Healing from the flu? Don’t forget to take care of your mouth

Influenza can hit home year-round, but most of the time activity peaks between December and February, according to the Centers for Disease Control and Prevention. The ADA in January released information for patients to keep in mind when caring for themselves when they're ill.

"It's important to take care of your dental health all year round, but especially when you're sick," said Dr. Gene Romo, an ADA dentist, in an article on the ADA website, MouthHealthy.org. The flu virus spreads easily via droplets made when people cough, sneeze or talk, according to the CDC. But the virus can also live on most surfaces, like a toothbrush, for 72 hours, according to the MouthHealthy.org.

Dr. Romo said "the number one rule is not to share your toothbrush anytime, but especially when you are sick."

One flu symptom, vomiting, is more common in children than adults, according to the CDC. Dr. Romo suggests fighting the urge to brush teeth right after vomiting, and instead to swish water, a diluted mouth rinse or a mixture of water with baking soda to wash stomach acid away. "When you vomit, stomach acids are coming in contact with your teeth and coating them," Dr. Romo said. "If you brush too soon, you're just rubbing that acid all over the hard outer shell of your teeth."

To combat cough or sore throat associated with the flu while also caring for your teeth, choose sugar-free cough drops. Otherwise, Dr. Romo said, "it is like sucking on candy." The longer one keeps a sugary cough drop in his or her mouth, the more time cavity-causing bacteria have to feast on the sugar, which produces acid that can leave holes in your teeth, according to MouthHealthy.org.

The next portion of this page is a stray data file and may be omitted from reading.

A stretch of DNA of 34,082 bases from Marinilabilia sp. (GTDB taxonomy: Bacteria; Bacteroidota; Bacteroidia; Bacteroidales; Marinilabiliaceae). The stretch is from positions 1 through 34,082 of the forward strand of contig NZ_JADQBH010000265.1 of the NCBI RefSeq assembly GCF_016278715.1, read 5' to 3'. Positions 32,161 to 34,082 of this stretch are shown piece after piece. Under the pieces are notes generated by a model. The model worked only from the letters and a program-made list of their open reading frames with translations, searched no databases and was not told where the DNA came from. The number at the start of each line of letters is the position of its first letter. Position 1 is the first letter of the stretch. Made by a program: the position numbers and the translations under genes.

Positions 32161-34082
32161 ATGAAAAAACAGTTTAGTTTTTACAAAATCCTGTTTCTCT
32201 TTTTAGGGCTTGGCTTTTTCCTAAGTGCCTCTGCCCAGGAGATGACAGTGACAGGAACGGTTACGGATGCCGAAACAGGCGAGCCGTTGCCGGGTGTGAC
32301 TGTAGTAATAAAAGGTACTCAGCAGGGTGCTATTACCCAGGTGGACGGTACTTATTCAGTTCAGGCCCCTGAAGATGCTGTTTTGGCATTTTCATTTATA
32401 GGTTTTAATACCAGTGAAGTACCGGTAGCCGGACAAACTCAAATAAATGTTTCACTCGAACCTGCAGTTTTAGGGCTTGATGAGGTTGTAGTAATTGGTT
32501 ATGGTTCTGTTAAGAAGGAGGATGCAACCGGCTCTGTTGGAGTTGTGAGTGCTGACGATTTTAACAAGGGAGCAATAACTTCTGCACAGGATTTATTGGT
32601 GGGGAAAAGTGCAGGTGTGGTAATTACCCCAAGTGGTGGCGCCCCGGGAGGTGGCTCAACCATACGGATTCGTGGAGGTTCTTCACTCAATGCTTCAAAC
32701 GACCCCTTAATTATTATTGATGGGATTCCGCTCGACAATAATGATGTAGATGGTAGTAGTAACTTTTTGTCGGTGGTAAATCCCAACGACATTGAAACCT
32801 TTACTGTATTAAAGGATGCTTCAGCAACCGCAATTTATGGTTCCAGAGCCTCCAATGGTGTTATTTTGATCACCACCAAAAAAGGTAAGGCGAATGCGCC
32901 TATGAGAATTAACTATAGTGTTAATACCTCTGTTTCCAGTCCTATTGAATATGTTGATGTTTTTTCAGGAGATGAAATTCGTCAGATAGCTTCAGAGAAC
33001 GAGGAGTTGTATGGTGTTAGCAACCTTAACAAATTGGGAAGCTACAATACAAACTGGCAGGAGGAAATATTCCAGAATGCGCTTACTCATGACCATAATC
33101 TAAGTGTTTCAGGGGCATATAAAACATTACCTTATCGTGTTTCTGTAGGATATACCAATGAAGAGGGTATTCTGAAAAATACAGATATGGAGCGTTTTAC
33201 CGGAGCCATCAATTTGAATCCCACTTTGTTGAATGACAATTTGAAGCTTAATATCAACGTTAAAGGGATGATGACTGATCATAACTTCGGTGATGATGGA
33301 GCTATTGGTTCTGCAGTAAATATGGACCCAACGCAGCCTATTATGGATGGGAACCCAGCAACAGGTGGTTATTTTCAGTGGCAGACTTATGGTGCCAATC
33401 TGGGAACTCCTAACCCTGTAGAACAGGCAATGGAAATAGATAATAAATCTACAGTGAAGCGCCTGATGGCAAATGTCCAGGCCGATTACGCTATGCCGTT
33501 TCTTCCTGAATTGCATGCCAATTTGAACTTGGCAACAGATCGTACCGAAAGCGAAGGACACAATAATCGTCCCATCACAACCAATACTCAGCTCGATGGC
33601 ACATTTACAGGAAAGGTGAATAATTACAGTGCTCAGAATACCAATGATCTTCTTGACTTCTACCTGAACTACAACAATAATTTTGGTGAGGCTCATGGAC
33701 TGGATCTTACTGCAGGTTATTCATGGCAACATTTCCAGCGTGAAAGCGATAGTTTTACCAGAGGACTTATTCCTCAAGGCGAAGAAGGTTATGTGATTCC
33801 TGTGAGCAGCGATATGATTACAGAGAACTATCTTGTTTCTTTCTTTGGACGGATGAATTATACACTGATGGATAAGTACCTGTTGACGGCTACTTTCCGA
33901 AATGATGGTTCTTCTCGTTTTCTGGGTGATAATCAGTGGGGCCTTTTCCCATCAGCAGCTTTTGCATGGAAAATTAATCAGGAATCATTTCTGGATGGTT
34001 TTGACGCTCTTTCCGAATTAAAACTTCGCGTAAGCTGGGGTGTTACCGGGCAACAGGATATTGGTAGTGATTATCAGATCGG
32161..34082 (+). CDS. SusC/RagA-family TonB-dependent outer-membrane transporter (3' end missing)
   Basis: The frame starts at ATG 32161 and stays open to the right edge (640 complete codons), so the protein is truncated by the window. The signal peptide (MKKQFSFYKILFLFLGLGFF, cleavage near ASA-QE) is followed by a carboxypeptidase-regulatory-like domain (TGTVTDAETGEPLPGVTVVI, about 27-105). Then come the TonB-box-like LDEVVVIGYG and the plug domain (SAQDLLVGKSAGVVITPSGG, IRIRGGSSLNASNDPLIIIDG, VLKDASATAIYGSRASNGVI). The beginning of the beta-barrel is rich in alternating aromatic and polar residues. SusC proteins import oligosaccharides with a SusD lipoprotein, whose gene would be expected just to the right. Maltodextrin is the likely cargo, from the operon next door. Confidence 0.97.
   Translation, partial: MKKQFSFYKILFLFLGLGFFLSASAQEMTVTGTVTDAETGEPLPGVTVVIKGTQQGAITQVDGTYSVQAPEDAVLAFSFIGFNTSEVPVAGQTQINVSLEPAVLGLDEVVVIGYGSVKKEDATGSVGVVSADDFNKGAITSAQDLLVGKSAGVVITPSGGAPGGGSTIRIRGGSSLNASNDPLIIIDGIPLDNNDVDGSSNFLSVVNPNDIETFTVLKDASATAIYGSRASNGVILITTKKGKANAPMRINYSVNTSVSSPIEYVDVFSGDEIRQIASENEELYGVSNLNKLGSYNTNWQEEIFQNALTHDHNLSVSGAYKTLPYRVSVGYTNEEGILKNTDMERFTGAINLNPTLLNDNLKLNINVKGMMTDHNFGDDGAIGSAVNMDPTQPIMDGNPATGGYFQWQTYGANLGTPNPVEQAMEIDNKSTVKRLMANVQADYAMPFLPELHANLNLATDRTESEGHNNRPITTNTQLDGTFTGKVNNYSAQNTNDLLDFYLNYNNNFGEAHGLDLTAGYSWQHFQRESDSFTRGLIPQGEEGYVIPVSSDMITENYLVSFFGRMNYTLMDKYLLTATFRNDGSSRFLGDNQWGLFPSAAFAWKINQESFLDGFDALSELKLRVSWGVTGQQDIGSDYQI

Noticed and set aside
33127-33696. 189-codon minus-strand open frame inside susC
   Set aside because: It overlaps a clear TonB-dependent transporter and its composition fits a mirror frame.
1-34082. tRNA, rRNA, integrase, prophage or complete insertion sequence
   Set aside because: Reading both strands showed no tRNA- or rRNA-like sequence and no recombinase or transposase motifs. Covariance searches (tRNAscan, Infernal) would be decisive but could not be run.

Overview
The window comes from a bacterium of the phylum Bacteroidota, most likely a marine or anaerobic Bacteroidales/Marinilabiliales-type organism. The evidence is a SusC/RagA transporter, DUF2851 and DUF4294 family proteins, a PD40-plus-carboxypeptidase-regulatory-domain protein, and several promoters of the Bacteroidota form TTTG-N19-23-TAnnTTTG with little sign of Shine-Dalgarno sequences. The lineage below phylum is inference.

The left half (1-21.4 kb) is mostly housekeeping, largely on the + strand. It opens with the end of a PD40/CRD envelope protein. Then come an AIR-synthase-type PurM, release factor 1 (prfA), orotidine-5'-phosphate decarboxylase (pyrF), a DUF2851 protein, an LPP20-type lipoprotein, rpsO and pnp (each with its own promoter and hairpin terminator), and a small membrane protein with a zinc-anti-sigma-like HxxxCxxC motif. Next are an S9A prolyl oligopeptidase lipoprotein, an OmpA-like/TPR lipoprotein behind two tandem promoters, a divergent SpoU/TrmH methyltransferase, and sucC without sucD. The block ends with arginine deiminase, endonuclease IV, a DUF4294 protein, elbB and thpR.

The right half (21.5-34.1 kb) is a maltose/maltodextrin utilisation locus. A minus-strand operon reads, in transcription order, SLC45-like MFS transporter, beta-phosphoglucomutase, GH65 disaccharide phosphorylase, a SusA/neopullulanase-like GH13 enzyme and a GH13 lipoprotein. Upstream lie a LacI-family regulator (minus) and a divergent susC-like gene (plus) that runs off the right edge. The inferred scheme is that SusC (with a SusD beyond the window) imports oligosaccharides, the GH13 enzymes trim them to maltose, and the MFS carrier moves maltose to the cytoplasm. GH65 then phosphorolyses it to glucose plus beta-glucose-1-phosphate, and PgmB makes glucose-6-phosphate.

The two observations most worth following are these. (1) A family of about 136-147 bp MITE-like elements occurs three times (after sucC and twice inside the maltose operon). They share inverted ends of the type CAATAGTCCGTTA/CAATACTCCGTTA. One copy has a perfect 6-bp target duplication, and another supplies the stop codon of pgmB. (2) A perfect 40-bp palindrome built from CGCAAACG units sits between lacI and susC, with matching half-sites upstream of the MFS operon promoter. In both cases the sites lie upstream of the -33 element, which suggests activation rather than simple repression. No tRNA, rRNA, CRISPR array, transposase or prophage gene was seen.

For more information about the flu, including how it spreads, symptoms, complications and prevention and treatment information, visit cdc.gov/flu.

For other tips on caring for oral health while ill, in addition to information on keeping a clean toothbrush and information about dental emergencies, visit MouthHealthy.org.

© 2017 American Dental Association. All rights reserved. Reproduction or republication is strictly prohibited without the prior written permission from the American Dental Association.

This article is intended to promote understanding of and knowledge about general oral health topics. It is not intended to be a substitute for professional advice, diagnosis or treatment. Always seek the advice of your dentist or other qualified healthcare provider with any questions you may have regarding a medical condition or treatment.

More Articles You May Like


Tobacco's greatest threat to your health may be its association with oral cancer. The American Cancer Society reports that:

  • About 90 percent of people with mouth cancer and some types of throat cancer have used tobacco. The risk of developing these cancers increases as people smoke or chew more often or for a longer time.

  • Smokers are six times more likely than nonsmokers to develop these cancers.

  • About 37 percent of patients who continue to smoke after cancer treatment will develop second cancers of the mouth, throat or larynx. While only 6 percent of people who quit smoking will develop these secondary cancers.

  • Smokeless tobacco has been linked to cancers of the cheek, gums and inner surface of the lips. Smokeless tobacco increases the risk of these cancers by nearly 50 times.7